There will be side chatter about Matthew Delevedova getting into his third incident in two weeks -- Taj Gibson, Kyle Korver, and now, Al Horford -- and some kind words for Kent Bazemore and Tristan Thompson. But you can save yourself a lot of time and worry here. The Cavs have the best player on the planet, in a conference where only three of the top 15 players in the NBA play. The second of those guys is James' teammate. He's a bully in a small playground, and the lEast might have been won on the day he chose to stay in conference.

Finally, this. There's been a lot of one-note attack on what Sixers' GM Sam Hinkie has been doing for the past couple of years, or how teams in the East have just been unwilling to step up their game to combat James. Then you see games like tonight, and on some level, you just understand it. The only opponent that's strong enough to defeat James in the East is the one that gets all great players in the end -- age. And that might come sooner than you think.

James is 30 now, and will be 31 in December. He's already played over 43,000 minutes when you add in the playoff minutes. By comparison, he'll have played as much as Michael Jordan did when he was 34 and walking away from the game in Chicago for the second time. He's already played more combined minutes than Larry Bird and Magic Johnson.

Wait, there's more. The full list of active players with more regular season minutes than James reads like a graveyard. Antawn Jamison (he's active?), Joe Johnson, Jason Terry, Andre Miller, Shawn Marion, Vince Carter, Paul Pierce, Dirk Nowitzki, Kobe Bryant and Kevin Garnett. He's 12th in all-time playoff minutes, with the only actives ahead being Tony Parker, Kobe Bryant and Tim Duncan.


Which makes tonight's Cavs win... bigger than even Game Five and Six when they turned the tide against the Bulls. This can't continue forever, even in games like this one, when it looks like it will.

Sunday, May 24, 2015

Growing Up Dubs: The Warriors Go Up 3-0

Curry, Inside, With The Testes
Coming into tonight's game, it was clear what was going to happen. After two close losses on the road, the Rockets were going to come back home and get their obvious win over the happy to be ahead Warriors. Houston had played too well, the home crowd would be too amped up, and most importantly, the Warriors would be satisfied enough to be up, rather than come out with clear fire in their eyes and go for the kill shot to the series.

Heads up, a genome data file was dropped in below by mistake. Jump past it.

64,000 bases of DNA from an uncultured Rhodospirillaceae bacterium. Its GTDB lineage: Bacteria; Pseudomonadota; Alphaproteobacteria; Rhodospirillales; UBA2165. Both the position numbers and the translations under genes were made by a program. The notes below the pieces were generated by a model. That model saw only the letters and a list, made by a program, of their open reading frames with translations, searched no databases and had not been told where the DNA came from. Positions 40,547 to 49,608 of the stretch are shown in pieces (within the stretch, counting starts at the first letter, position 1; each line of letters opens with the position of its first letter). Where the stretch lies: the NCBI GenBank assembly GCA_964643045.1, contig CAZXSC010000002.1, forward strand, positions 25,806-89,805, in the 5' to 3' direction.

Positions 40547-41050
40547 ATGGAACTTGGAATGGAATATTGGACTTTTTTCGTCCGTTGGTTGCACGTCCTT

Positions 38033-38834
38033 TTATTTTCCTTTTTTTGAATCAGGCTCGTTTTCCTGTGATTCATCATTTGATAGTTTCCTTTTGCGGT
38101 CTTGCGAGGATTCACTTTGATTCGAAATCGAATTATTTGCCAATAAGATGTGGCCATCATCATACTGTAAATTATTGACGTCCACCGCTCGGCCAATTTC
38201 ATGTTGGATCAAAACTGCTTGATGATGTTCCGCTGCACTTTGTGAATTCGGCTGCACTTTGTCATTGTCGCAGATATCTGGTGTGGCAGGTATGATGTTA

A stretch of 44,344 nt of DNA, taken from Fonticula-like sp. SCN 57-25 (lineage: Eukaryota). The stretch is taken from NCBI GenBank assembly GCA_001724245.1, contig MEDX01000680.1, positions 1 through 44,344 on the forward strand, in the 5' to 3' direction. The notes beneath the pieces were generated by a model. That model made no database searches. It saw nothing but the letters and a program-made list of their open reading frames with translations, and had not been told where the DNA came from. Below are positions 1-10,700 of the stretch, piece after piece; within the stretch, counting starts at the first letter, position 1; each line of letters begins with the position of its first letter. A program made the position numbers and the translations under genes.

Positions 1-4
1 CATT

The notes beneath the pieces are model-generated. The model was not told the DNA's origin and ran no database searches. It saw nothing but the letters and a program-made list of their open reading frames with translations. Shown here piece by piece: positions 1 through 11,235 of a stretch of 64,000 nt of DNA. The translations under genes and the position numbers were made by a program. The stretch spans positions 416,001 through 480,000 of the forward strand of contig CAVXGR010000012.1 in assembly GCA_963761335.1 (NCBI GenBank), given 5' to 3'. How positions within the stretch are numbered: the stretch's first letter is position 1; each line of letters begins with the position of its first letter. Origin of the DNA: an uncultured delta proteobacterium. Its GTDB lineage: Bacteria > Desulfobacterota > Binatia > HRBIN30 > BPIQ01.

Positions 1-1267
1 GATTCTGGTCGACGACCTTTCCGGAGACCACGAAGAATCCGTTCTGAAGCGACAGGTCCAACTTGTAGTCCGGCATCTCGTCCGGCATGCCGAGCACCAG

So what happened? The game was over by halftime... for the road club. In a series where big early advantages have melted faster than ice cream on a hot day, there was no great run and challenge. The Warriors switched defensive adjustments on James Harden, Stephen Curry came out and crushed the weak Rocket point guards, and the Warriors won by a shocking 35 points.

How bad was it? The Warriors took their first lead four minutes into the game, took their second lead at five minutes, and never trailed again. They didn't turn the ball over in the first quarter, and when the Dubs aren't turning the ball over, they are terrifying. The bench looked better than the Rocket starters, and the Dubs scored dunks after Rocket made baskets, which really should not ever happen. Harden was turned into a low efficiency scorer, and Curry out-bumped Howard and took away an o-board away from him in a sequence that was more emasculating than any dunk facial you have ever seen. Rockets coach Kevin McHale called his team's effort into question, and the vast majority of this one could be called garbage time.

And sure, the Rockets are prone to falling apart against anyone at any time, because when your second and third best players are Howard and Josh Smith, you can fall apart at any time... but to me, this had much more to say about the Warriors than the Rockets. In the past, under Mark Jackson, they were far too content to just get back home with any kind of lead, knowing that their home court was such a strong advantage. In these playoffs, they are now 5-1 on the road. In the past, under Jackson, they'd keep the same defensive matchups, with Jackson going for motivational speeches over switches. In these playoffs, under head coach Steve Kerr, they make adjustments, and they've been unfailingly accurate. In the past, Curry would wear down and get exploited on defense. Now, Curry gets quasi-rest minutes on offense when Shaun Livingston comes in, because Livingston is long and defensively active, whereas past Dub bench guards were sieves.

With both conference finals looking to be the minimum, we're looking at up to nine days off, a ridiculous amount of time, before Game 1 of Dubs-Cavs on Thursday, June 4. The layoff is likely to hurt the Warriors more, since they will start at home, and a weak game at home is more destructive than a weak game on the road. And it seems odd to throw dirt on the Rockets a week after they came back from 3-1 to run the Clippers out of the playoffs... but the Dubs are better than the Clippers, deeper, and smarter. This was the game they were supposed to lose, and they wiped the floor with the home team. They really don't look like they are losing again in May, or interested in giving the world a minute more of basketball than they need to. We'll see if they are that ruthless on Monday.